question: i am a 56-year-old runner trying to break 5 minutes in the mile and recently, i ran a 5:02 on a 200-meter indoor track. i am wondering at what pace should i run my intervals. also, should i ever run intervals longer than 400? if so, at what pace? if you can run 5:02 fighting gravity indoors, i would imagine you have the basic fitness to run sub-5:00 outdoors right now (assuming the 10” of snow that washington, d.c. got this week ever melts. the distance, pace and recovery of your interval training will depend on the phase and purpose of your training.
classic interval work (vo2 max) would look more like 5-6 times 800 (or 10-12 times 400) meters, with the rest the same amount of time as the work, done at roughly 2-mile pace. repetition work might consist of repeats of 150 to 300-meters with complete rest if you wanted to work on speed and incomplete rest if you wanted to work on speed-endurance. if speed or sustained speed is more of an issue, do more anaerobic work. fyi, the day you wrote this i ran 4:57 in the nyrr-sponsored “night at the races” in the new york city armory. if i am training for the mile though, wouldn’t i want to run 400s at race pace or slightly under? depending on which exercise physiologist you are going to consult, the aerobic contribution to running the mile is somewhere above 60%. this helps to explain why arthur lydiard’s middle distance athletes were able to perform so well on a steady diet of long, upper-end aerobic runs.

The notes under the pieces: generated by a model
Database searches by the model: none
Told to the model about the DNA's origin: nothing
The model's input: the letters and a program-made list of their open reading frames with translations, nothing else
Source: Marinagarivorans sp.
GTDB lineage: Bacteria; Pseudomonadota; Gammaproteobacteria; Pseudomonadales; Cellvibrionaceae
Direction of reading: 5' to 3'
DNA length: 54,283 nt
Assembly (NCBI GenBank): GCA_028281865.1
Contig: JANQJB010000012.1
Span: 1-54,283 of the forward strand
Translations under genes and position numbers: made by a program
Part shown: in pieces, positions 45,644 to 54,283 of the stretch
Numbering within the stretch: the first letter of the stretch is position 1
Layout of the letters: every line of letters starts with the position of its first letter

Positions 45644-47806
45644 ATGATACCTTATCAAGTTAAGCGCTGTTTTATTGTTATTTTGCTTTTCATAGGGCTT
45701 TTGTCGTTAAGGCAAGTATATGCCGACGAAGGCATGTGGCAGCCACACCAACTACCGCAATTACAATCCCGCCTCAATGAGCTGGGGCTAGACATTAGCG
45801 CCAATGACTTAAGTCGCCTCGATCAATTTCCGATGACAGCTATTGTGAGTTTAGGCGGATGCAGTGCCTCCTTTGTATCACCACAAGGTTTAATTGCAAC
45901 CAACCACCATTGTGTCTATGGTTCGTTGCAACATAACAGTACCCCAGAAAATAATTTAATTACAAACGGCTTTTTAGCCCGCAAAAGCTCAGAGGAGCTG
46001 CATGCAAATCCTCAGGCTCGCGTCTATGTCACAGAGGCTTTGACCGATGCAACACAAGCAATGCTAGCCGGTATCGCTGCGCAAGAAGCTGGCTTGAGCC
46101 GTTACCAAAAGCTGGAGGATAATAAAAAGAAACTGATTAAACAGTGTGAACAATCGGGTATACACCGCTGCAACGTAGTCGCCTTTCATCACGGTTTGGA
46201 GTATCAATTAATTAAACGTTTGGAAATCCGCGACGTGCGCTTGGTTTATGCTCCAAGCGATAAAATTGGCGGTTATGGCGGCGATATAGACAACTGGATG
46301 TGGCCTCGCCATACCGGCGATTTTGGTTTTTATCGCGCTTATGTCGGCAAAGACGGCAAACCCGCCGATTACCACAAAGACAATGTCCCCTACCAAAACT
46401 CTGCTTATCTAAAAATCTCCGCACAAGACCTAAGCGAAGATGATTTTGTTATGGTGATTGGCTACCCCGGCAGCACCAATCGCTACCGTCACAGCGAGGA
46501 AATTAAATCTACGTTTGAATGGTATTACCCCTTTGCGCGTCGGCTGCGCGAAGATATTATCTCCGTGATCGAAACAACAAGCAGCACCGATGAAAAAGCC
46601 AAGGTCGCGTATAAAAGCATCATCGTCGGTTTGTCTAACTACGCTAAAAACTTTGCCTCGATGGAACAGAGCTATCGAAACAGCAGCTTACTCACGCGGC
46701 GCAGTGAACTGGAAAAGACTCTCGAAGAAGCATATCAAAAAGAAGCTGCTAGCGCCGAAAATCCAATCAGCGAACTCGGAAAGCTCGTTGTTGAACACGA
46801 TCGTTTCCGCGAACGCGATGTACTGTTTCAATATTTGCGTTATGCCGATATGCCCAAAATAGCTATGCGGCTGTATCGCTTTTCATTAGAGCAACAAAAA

as a catch-all term for different types of workouts that call for periods of faster running separated by easy running. “i” running should be no more than 8% of your weekly mileage. and how many intervals and how much recovery would you recommend? also, should i ever run this is why you should break up the distance in which you intend running at the faster pace. for example, if you normally, running improvement calculator, running improvement calculator, interval pace chart, running pace calculator, interval running. [u’ 100-meter intervals should be run at 15% faster than your 5K pace. 200-meter intervals should be run at 12% faster than your 5K pace. 400-meter intervals should be run at 10% faster than your 5K pace. 800-meter intervals should be run at 8% faster than your 5K pace.Feb 27, 2014
running too fast will lead to injury and running too slow will limit improvement. run mile intervals 3-5% faster than race by running at faster speeds, the runner exercises all leg muscles and improves flexibility during running, both of which recovery periods between short intervals should be relatively long – roughly three times the length the idea is still to run each interval as fast as you can, but it’s important to finish the intervals rather, interval training to run faster, how fast should 800m intervals be, interval running for beginners, how fast should i run 800m repeats
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